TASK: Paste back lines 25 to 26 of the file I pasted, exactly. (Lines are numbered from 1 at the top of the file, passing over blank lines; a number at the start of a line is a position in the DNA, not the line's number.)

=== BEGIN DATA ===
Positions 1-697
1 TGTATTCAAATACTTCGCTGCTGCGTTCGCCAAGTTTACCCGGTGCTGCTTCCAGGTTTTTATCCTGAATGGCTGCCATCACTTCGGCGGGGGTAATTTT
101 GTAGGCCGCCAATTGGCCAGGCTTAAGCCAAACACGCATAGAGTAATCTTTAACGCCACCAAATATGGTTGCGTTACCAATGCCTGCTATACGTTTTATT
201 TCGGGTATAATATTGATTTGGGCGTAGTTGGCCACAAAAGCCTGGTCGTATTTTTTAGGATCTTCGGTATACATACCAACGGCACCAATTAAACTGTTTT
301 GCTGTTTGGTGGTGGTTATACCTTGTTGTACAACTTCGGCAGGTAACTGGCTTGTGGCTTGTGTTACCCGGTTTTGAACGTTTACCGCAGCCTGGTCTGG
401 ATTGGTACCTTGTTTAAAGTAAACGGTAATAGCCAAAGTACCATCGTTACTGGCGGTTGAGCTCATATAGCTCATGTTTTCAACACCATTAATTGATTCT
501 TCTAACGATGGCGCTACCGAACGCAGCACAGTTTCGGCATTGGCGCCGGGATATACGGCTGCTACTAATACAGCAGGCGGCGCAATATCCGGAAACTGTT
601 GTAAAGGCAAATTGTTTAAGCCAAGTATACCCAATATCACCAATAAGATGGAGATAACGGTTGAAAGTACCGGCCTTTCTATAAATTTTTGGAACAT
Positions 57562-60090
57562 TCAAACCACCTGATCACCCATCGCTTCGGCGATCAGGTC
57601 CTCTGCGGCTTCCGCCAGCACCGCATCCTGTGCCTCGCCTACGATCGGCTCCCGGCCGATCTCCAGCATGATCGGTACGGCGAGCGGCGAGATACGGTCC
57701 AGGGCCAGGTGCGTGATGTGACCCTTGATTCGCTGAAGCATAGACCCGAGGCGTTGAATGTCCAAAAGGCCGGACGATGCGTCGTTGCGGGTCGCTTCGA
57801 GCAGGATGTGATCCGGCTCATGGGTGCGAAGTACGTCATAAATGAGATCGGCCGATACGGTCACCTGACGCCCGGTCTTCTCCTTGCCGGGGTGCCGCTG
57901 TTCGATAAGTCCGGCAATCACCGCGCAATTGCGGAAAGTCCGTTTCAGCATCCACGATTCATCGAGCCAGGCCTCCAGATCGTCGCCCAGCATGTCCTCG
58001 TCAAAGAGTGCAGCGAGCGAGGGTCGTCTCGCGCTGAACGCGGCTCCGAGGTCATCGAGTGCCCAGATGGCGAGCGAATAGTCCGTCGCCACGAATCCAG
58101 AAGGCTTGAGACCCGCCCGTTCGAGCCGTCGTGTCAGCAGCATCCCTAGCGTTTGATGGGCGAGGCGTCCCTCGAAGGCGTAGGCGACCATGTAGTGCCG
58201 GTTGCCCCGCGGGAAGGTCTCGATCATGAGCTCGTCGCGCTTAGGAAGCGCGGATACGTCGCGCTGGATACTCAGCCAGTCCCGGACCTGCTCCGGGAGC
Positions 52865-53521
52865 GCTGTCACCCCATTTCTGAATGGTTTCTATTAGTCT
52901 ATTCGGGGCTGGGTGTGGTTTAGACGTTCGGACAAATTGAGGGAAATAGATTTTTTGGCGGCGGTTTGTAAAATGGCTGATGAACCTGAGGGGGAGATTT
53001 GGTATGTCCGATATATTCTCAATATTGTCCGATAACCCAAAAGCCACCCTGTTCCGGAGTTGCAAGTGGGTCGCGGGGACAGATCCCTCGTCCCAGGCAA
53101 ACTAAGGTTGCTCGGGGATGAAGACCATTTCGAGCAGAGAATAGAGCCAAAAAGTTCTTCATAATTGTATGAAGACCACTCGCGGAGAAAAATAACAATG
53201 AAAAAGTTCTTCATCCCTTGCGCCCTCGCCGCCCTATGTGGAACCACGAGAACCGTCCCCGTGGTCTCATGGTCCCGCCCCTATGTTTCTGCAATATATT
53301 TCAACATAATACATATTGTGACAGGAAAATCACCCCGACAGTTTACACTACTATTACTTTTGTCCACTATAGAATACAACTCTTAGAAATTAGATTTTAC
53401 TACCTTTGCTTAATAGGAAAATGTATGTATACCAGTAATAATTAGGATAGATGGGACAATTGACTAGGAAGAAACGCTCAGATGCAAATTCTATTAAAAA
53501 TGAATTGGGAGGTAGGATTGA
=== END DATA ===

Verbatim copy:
53401 TACCTTTGCTTAATAGGAAAATGTATGTATACCAGTAATAATTAGGATAGATGGGACAATTGACTAGGAAGAAACGCTCAGATGCAAATTCTATTAAAAA
53501 TGAATTGGGAGGTAGGATTGA